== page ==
Perhaps I should write more. I just read some studies sometime ago that claims people who keep a journal are able to focus on their tasks at hand, appreciate people more and generally keep a more upbeat life pace. For a while I write fairly often, but it is an intermittent effort, evanescent in its strength to keep on going.

Perhaps I should stop comparing. My life so far has been not bad - waking up at hours that seem indecently vulgar for working people, going to classes and working on my project  down in the basement lab. Although my project is still not officially funded, it is an exciting project especially when we are collaborating with a computational fluids professor to simulate exactly my channel. Sure, the occasional cleaning and working late drags me down, but in overall I have decent control over my work, balancing my research efforts with keeping up with classes which are actually educational and enlightening in the numerous great works great people have done in the unpredictably beautiful world of fluid dynamics.

Although, my state of mind so far has been one of too much stress - one alternating between 'I am not doing enough work' and 'I don't want to do work'. Partly because everyone else seems to do it - weekends in the lab, late nights everyday and whatnot. I try to stick to a schedule that includes no weekend work (sadly, occupied by homework instead) and also no staying later than 7pm. Granted, I don't actually go in right in the morning, but this job is officially 20 hours per week and although it is generally understood that people routinely overshoot them, it definitely is not a 40 hours per week affair instead. In this case, peer pressure is the one that kills, and admittedly my love of comparisons are not doing me much good in this case. Therefore, perhaps I should stop comparing.

Perhaps I should just let the future be. Many days I am worrying about what I'll be able to do with my tentative degree, and with it comes the many horror stories that unfortunately have very few success stories that comes with them. However, looking back I wouldn't have charted this course for me at all if I think about myself from five years back looking into the future. Like, literally - 2011 me still in the tropical heat bath thinking about space and shit. Let's just say life was a lot more ideal back then, without me realizing the real barriers of class division via citizenship. Same thing applies here - who knows what I'll be doing in five years? Better do what I can now, and enjoy life in the present.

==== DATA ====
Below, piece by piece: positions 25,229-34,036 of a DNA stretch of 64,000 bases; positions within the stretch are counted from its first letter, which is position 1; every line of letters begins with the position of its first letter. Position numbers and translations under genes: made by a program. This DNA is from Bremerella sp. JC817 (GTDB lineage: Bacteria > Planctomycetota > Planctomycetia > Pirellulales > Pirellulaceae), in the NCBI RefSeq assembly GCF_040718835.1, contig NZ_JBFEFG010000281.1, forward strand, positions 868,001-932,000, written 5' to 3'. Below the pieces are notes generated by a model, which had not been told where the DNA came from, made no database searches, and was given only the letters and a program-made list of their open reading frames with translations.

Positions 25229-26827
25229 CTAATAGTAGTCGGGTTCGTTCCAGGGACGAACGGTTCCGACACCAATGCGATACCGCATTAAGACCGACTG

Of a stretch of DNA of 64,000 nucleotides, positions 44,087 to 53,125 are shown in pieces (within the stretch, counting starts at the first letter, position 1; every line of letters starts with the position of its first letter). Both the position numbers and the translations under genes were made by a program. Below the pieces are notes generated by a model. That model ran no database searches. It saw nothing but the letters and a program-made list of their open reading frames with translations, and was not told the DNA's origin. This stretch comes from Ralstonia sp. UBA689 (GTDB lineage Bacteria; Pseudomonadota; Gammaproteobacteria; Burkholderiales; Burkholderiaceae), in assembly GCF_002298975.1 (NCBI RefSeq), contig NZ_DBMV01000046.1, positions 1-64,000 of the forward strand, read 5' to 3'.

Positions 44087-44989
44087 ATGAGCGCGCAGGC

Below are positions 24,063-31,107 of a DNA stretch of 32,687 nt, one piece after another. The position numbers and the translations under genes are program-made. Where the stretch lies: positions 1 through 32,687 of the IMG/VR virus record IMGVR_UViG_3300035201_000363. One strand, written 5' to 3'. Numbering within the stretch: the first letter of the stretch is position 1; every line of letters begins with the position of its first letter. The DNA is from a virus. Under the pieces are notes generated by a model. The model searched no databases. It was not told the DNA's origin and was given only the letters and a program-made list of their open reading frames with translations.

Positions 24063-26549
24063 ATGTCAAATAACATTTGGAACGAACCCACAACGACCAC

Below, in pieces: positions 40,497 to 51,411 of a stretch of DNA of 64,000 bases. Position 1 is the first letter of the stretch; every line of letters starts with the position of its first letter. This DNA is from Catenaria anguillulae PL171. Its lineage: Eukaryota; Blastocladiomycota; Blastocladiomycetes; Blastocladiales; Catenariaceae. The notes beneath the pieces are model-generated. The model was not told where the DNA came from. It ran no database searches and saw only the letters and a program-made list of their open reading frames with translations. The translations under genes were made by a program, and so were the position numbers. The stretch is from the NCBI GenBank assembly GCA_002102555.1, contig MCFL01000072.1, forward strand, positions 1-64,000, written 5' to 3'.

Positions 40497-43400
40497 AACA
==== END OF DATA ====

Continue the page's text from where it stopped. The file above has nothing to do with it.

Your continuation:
Fortunately, enjoying life is one thing that I am doing better lately - cycling in the warm weather, fantasizing about the ultimate bike trip to Duluth and when would I be able to do just that; or hitting the orchestra and the operas which one we've been to recently - Lady in the Dark by the students in the music school - turned out so good (At least to me!) that I basically was one of the first few to give a standing ovation. It was also my first opera in English - Carmen and Figaro were my other two exposures to opera. Taking pictures of pretty things and pretty people, cooking various soups for the cold nights and salads for the warm ones, watching Nichijou reruns with Luci while eating root beer floats... fuck, I even made my own miso soup from the paste - wasn't too hard although turned out a little salty. Anyways, its the little things that count, and makes the memories that we savor throughout the years.

Perhaps instead of wanting more from the future and seeing red over the past, I should just take solace in the present. As I now lie almost falling asleep on this couch we carried two blocks and up a flight of stairs in the heat of the late summer, a quiet apartment in the midnight hours where our friendly neighbors sometimes treats us to a serenade of melodious gangsta rap, as I type on my now hitting six years old computer that works beautifully with a new battery just replaced, in a city that is definitely one of my favorites and also with people that I like to be with. There are many things, which I decided and which I was given, that landed me in this exact couch on this exact moment in this exact year. Savoring the present, and thinking joyful thoughts about the summer about to come, the magical summer where everything glimmers under the brilliant sun and caressed by the gentle zephyr; summer of comfy shorts, fast rides, cool dips in the lakes; scenic hikes, shaved ice, lying down under starry skies.

As put beautifully by Nichijou, "Our everyday lives may, in fact, be a series of miracles. They just may be..."